Visiting Gray Kingbird

I was leaving Virgina Key Park when I saw two Gray Kingbirds perched on the power lines by the park’s entrance, not far from Rickenbacker Causeway. As I slowly pulled off the park road to get a closer look, the two Kingbirds were flying out trying to catch insects and returning to their perch. The Gray Kingbird summers in the most southern reaches of Florida, and is most often seen in the keys and Dry Tortugas.

John Audubon painted this bird in the Florida Keys in April or May of 1832.

They were aerial feeding–fluttering in air like a large hummingbird before returning to their perch–as I watched for about fifteen minutes, and I really wished I hadn’t left my camera home. I was just returning from riding the MTB trails on the Key. When I opened the door to the truck to get a better look, the Gray Kingbirds flew off, and strangely they soon returned when I got back inside and closed the door. I was thinking that they had gotten more used to cars passing into and from the park all day, than amateur birders trying to catch a closer glimpse.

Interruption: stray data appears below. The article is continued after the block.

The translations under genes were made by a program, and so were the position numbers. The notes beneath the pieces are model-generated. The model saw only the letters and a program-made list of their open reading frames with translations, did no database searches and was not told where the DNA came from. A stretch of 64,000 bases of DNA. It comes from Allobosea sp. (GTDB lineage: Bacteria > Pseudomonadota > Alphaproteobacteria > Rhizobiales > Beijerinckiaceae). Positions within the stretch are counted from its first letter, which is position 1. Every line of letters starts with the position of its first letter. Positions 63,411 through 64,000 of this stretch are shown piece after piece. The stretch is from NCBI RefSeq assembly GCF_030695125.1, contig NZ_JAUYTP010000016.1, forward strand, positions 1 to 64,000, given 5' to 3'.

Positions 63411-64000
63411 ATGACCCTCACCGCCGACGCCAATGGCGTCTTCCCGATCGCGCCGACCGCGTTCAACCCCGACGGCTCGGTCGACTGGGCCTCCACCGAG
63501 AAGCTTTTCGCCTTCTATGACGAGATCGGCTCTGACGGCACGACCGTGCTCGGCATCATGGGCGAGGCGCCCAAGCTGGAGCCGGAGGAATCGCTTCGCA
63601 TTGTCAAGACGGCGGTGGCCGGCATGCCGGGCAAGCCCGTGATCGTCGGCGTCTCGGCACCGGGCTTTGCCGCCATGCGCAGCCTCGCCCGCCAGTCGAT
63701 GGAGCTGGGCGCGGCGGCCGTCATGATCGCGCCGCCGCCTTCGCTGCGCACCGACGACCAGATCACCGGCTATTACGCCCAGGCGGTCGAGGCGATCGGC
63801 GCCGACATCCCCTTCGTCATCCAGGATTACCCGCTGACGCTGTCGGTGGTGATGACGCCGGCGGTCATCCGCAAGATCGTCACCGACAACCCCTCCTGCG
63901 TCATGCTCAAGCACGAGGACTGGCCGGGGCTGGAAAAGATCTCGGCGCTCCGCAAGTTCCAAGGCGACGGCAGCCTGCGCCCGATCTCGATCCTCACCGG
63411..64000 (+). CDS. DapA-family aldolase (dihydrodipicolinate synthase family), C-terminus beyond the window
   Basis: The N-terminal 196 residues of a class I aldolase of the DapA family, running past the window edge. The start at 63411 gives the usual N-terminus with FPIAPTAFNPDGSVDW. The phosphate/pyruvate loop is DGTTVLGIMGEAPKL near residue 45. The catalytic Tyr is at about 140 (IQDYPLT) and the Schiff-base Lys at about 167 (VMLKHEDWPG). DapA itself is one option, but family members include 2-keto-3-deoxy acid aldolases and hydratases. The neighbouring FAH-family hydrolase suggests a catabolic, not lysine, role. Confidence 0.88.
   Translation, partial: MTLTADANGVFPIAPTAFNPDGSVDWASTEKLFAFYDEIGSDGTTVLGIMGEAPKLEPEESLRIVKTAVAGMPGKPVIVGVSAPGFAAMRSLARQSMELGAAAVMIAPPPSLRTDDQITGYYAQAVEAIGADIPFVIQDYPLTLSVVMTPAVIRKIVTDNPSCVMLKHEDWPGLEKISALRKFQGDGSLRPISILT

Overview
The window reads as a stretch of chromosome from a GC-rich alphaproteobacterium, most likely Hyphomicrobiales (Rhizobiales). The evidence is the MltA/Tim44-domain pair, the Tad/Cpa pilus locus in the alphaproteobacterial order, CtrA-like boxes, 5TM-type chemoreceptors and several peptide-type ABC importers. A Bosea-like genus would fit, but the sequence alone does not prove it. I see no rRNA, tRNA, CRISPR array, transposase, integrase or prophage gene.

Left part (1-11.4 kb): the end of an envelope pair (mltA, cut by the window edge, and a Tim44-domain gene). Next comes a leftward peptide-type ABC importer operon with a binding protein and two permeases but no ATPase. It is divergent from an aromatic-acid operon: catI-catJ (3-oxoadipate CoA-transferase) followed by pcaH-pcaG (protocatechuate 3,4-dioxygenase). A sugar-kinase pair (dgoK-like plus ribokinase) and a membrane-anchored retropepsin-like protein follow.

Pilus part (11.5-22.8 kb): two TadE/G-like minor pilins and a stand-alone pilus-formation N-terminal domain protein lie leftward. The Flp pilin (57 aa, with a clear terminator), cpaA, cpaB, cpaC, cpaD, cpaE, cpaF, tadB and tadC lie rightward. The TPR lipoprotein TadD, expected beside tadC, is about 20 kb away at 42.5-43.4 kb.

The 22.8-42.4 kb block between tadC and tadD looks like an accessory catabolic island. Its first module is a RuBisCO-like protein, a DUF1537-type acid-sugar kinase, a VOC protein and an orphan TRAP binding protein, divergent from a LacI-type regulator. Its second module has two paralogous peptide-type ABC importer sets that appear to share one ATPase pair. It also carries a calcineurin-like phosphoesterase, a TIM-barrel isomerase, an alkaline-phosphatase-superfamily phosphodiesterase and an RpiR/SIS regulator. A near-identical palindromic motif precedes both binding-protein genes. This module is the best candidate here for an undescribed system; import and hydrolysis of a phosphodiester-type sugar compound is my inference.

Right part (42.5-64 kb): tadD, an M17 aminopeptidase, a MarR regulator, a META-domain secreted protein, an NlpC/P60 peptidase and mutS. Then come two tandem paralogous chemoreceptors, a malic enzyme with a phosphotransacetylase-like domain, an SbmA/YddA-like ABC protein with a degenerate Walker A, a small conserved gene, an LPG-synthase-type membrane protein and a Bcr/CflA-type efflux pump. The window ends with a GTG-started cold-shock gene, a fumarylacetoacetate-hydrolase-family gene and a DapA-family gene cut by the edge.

This is my first time seeing a Gray Kingbird. It’s a Florida specialty, and has been regularly spotted in the summer months at Bill Baggs Cape Florida State Park, down the causeway from Virginia Key. Their call is a loud rolling trill, pipiri pipiri, which is the reason behind many of its local names, like pitirre, in the Spanish-speaking Greater Antilles. They spend the summer in coastal Florida, and breed in Florida also, and winter in South America. They are a large flycatcher with gray upperparts, black mask, inconspicuous red crown patch, and mostly white underparts with pale yellow wash on belly and undertail coverts. From a distance, they look kind of like a larger Mockingbird (with a larger bill). The bill is long and black. Wings and notched tail are dark. Fluttering direct flight on shallow wing beats.

Gray Kingbirds wait on an exposed perch high in a tree, occasionally sallying out to feed on insects, their staple diet.

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